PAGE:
With 2017 drawing to a close – finally – it’s time for Geeks of Color to take a step back, reflect on the numerous entertainment properties that were released this year, and choose the very best out of all the available options. Thus far, we’ve shared our picks for the Best Video Games of 2017. Now, we’re going to get extra geeky and bring you, dear readers, what we consider this year’s Best Comic Books.
A New London man has been arrested after his truck struck a guardrail and rolled early Sunday morning. Deputies with the Henry County Sheriff's Office were dispatched to the 1600 block of 170th Street near Trenton at approximately 3:58 am on September 3. Upon arrival, they discovered that Maxallen Otto Graf of New London had crashed his truck while traveling eastbound on 17th Street.
NBC’s Saturday Night Live has long been considered a stable in American sketch comedy since its debut in 1975. While a lot of cast members have graced this stage over the years, there’s one member who has particularly emerged as an icon in SNL history – and not just because of his hilarious sketches and meme-worthy expressions. After nearly fifteen seasons and fifteen years of quality content, actor and comedian Kenan Thompson has now earned the honor of being SNL’s longest-running cast member.
Muck Rack makes it simple to find people, tweets, or articles that mention any name, keyword, company, hashtag etc. We've compiled this guide to help you make the most of your search.
Selecting a term
Start searching tweets, articles from media outlets, articles mentioned in tweets, journalists'
names, titles and bios with some suggested searches:
Companies or Topics (e.g. iPhone, Microsoft)
Phrases (e.g. "cloud computing") — use quotes to keep the terms together
Twitter handles (e.g. @username) — returns those who have mentioned or replied to
Names (e.g. "David Pogue")
Hashtags (e.g. #sxsw, #london2012)
Bio details (e.g. vegan, Olympics, father)
Muck Rack's Advanced Search allows for many boolean operators.
Find results that mention multiple specified terms, use AND or
+. For example, ensure each result contains both Elon Musk and Mark Zuckerberg by
searching Musk AND Zuckerberg or Musk + Zuckerberg.
Use the operators OR or , to broaden your search when you'd like either of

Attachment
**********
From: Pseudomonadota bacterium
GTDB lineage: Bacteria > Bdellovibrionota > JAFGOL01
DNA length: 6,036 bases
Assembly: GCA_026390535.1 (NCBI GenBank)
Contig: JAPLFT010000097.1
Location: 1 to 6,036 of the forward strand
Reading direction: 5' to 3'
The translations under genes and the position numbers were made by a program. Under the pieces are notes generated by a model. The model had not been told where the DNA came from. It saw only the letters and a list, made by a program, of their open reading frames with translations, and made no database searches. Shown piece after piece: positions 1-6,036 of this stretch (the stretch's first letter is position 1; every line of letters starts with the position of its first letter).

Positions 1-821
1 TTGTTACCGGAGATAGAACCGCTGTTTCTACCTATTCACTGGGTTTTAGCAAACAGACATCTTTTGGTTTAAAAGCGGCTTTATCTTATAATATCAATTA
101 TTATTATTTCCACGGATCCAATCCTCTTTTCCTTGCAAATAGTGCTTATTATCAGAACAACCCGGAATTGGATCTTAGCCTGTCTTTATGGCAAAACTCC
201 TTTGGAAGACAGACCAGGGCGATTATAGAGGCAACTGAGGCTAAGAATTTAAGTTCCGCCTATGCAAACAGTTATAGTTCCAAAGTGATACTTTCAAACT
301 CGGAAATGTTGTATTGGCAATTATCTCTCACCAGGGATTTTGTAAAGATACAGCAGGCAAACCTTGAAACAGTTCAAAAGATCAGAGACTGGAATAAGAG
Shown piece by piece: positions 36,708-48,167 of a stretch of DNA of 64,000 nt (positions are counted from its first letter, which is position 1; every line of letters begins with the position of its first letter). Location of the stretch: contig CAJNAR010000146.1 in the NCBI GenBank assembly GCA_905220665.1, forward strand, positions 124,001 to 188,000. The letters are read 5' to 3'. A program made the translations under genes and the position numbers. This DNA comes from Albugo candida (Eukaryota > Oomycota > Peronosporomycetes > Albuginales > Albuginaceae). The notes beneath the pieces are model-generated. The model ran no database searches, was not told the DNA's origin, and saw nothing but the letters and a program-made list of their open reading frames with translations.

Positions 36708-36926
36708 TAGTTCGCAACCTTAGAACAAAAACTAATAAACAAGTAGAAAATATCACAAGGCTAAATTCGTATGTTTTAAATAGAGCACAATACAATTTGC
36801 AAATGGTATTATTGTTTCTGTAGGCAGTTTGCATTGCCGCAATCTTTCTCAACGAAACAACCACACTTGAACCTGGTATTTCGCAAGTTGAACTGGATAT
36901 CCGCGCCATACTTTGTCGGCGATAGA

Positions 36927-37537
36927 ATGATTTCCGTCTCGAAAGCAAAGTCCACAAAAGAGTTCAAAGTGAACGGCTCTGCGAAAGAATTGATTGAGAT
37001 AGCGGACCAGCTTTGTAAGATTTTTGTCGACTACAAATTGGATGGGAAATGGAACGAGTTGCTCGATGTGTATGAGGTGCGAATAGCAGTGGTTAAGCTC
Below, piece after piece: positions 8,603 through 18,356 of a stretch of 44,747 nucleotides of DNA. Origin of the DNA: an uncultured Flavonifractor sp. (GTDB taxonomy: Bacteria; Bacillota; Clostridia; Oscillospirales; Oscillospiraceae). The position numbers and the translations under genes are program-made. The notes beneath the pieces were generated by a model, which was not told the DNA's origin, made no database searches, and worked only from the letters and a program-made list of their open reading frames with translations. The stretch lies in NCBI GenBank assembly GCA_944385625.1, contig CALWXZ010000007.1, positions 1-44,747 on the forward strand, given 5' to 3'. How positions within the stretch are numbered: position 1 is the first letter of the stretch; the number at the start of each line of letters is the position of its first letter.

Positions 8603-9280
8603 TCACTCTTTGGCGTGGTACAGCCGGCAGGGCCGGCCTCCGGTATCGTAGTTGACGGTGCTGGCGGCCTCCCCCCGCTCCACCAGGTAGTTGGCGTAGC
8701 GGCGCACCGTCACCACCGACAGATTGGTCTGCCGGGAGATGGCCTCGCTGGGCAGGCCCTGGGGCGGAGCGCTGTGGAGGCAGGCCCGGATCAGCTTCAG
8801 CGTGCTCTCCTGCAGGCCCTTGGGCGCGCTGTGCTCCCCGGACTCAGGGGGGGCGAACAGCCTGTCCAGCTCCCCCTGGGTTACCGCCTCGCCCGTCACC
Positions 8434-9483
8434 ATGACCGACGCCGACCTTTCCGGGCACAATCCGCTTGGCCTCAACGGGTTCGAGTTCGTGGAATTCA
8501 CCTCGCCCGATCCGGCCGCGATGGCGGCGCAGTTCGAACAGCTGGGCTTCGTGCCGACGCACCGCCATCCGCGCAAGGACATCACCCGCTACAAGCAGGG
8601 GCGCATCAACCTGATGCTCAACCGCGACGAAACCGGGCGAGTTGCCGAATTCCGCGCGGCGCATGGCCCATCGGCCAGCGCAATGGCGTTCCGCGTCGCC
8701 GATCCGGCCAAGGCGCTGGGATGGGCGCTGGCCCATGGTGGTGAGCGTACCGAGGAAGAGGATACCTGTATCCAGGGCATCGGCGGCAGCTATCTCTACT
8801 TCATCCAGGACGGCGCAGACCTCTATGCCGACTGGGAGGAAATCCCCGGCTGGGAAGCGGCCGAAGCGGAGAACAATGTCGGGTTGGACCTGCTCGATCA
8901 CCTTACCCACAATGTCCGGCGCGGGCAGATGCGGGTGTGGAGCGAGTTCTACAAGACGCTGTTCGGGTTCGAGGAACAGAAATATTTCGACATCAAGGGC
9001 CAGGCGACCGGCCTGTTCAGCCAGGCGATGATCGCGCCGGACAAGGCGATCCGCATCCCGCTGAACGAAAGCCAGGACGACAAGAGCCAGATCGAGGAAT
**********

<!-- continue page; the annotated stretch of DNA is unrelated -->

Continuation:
multiple terms to appear in results. (This is the default behavior of our search when no operators
are used). For example, results will contain either cake or cookie by searching cake OR cookie or cake,cookie
Use NOT or - to subtract results from your search. For
example, searching Disney will yield results about the Walt Disney Company as well as Walt Disney
World Resort. To exclude mentions of Disney World, search for Disney -World or Disney
When using one of these operators with a phrase, enclose it in quotation marks. For example, you can
find results about smartphones excluding Apple's iPhone 4S by searching smartphone -"iPhone
Exact case matching or punctuation
If you're searching for a brand name or keyword that relies on specific punctuation marks or capitalization, you can
find results that match your exact query by adding matchcase: before the keyword you're searching for, like matchcase:E*TRADE .
Use parentheses to separate multiple
boolean phrases. For example, to find journalists talking about having fun in Disney World or
Disneyland, search for ("disney world" OR disneyland) AND fun.
An asterisk can be used to search for any variation of a root word truncated by the asterisk. For example, searching for admin* will return results for administrator, administration, administer, administered, etc.
A near operator is an AND operator where you can control the distance between the words. You can vary the distance the near operation uses by adding a forward slash and number (between 0-99) such as strawberries NEAR/10 "whipped cream", which means the strawberries must exist within 10 words of "whipped cream".